‘Windows’ only had eight tracks on it, but WHITE DOOR recorded a host of non-album singles and B-sides that seem to explore a variety of styles. ‘New Jealousies’ sounds like SPARKS and ‘Kings Of The Orient’ recalls a more synthy ROXY MUSIC. Did it take a while to settle on a sound or was it your intention to be as diverse as possible?

I don’t think it was our intention to be that diverse, it was a bit of finding our sound from all the influences that we were listening too.

You did one more single ‘Flame Of My Heart’ with Andy Richards which sounded like BLANCMANGE running into FRANKIE GOES TO HOLLYWOOD. It’s quite mighty but just as WHITE DOOR were finding their stride, you disbanded. Do you have any regrets?

Yes, a few regrets but Clay Records closed and we were without a record company with no-one wanting to sign a band who were tied to a contract in America, so could not offer world rights. We thought let’s start again and GRACE was reformed, producing 4 albums in the ‘90s.

How do you look back on WHITE DOOR now? Is there anything you would have done differently in hindsight?

Our one regret is if we had received better advice before we signed that American contract, that major deal would have been signed and who knows?…

‘Windows’ has attained cult status over the years and got a CD reissue on Cherry Red in 2009. But when did you first get the impression that the album might have reached a bigger audience than you first thought?

The feedback on the album was mostly very, very good so we knew it was a good product, we lacked the investment to promote it the way it needed so we hoped that word of mouth and reviews would get it out there. Maybe if we could have toured the album, it may have gone more mainstream, but unfortunately we did not have the backing for that.

I remember being told by some record producer that Andy Warhol’s famous New York club Studio 54 were heavily playing ‘Love Breakdown’ which gave me hope that it may become a cult album and grow to a bigger audience. In the last 10 years, we have had more feedback on the album and WHITE DOOR than ever, obviously the Cherry Red release helped.

So what did you think when this Swedish guy Johan Baeckström starting covering your songs?

We’ve had quite a few people doing remixes and alternate versions of the songs but when Johan messaged me about covering our song and played the track, it was “wow this is more like White Door than White Door”. Johan had got this off so well, it brought tears to my eyes… then when I heard Johan and Jarmo’s own material as DAILY PLANET, I realised these guys were real talented people and into the kind of melodies and music we were into with WHITE DOOR. I was so pleased, it re ignited the flame (in my heart).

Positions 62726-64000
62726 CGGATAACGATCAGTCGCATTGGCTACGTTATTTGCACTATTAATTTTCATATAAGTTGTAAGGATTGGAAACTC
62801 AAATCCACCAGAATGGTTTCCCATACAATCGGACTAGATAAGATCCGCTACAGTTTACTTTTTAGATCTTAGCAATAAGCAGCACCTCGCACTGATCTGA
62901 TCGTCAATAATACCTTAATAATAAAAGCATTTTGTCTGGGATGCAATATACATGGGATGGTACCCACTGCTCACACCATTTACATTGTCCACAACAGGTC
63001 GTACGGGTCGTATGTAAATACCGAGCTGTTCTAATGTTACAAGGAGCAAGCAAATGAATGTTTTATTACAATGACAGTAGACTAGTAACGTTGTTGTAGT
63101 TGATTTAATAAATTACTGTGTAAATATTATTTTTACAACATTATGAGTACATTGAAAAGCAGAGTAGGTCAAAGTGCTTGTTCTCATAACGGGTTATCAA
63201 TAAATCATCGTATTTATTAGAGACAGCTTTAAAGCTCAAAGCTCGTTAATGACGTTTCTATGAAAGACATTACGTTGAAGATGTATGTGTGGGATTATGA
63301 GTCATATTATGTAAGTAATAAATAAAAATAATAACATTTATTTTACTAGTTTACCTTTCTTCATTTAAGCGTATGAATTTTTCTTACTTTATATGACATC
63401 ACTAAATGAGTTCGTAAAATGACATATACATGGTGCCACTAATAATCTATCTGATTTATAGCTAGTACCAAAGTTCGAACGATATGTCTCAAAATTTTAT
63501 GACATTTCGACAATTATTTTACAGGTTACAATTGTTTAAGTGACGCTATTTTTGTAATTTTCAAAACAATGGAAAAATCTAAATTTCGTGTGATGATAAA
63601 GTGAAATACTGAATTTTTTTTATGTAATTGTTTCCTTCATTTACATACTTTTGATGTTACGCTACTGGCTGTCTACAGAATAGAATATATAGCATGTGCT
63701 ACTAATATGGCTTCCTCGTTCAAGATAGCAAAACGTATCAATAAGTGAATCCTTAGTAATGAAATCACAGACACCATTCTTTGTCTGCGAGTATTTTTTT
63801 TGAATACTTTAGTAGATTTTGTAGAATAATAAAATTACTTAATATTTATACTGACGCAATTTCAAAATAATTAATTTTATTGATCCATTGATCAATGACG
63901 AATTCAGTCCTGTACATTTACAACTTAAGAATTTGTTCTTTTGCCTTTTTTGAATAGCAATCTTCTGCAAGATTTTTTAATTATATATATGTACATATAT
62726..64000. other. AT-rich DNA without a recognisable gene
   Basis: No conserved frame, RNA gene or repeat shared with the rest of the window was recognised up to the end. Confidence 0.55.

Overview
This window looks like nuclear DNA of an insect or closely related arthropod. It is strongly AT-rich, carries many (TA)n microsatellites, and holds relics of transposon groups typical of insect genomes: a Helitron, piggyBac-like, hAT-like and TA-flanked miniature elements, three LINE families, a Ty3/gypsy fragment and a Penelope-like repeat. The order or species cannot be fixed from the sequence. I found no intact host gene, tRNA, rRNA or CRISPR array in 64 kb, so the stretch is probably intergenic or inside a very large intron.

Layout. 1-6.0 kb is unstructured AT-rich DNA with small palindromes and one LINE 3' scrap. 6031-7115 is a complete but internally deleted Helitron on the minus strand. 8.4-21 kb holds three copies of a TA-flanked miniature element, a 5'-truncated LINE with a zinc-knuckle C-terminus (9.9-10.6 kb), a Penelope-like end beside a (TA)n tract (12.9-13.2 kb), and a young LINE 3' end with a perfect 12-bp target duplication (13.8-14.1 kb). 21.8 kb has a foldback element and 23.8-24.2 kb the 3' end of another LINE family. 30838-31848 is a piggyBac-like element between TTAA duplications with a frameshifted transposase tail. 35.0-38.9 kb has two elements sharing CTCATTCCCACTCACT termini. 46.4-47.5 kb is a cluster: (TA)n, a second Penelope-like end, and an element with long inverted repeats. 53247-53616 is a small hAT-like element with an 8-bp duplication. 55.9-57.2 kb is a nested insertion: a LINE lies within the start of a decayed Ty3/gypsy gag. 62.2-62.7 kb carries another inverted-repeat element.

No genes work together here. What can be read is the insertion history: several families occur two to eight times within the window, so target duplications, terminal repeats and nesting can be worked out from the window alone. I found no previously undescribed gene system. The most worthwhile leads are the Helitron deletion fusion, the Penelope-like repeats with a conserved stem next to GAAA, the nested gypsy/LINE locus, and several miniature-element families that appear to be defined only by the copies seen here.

You sang ‘Heaven Opened’ on the new DAILY PLANET album ‘Play Rewind Repeat’, how was it to work with Johan and Jarmo?

It was a real honour to be part of this album with these lovely guys and ‘Heaven Opened’ is such a great song, I can’t thank them enough. This is such a great album and everyone I play it to loves it, I have a couple of WHITE DOOR fans who swore it was WHITE DOOR.

Has there been any renewed interest in WHITE DOOR since ‘Heaven Opened’ appeared on the DAILY PLANET album? Would you ever consider doing anything under that name again?

There are people now asking about WHITE DOOR reforming, we are working on new material and with the help of Johan and Jarmo there will be a White Door product next year.

What else have you been up to musically?

We are still playing occasional gigs with GRACE, who still have a good following, while also I am also doing some semi-acoustic sessions with Harry, John and Dave Edge (GRACE guitarist) which we really enjoy.

The new WHITE DOOR material is sounding great so hopefully that will open up some live shows next year. I’m looking forward to going over to see Johan and Jarmo when we finally finish this project.

And what sort of music are you into now?

I’m into all music really but I do love melody and good lyrics, from folk to heavy rock… if it has a good tune and lyric, I will listen to it. Peter Gabriel, Bob Dylan, George Harrison, Neil Young, Joni Mitchell, David Bowie, OMD, Paul Simon… these are some of the people that inspired me to be in music.


The Electricity gives its grateful thanks to Mac Austin

Special thanks also to Johan Baeckström

‘Windows’ is still available as a CD from Cherry Red Records at https://www.cherryred.co.uk/product/windows/

https://www.facebook.com/WHITE-DOOR-386568241428489/


Text and Interview by Chi Ming Lai
5th July 2017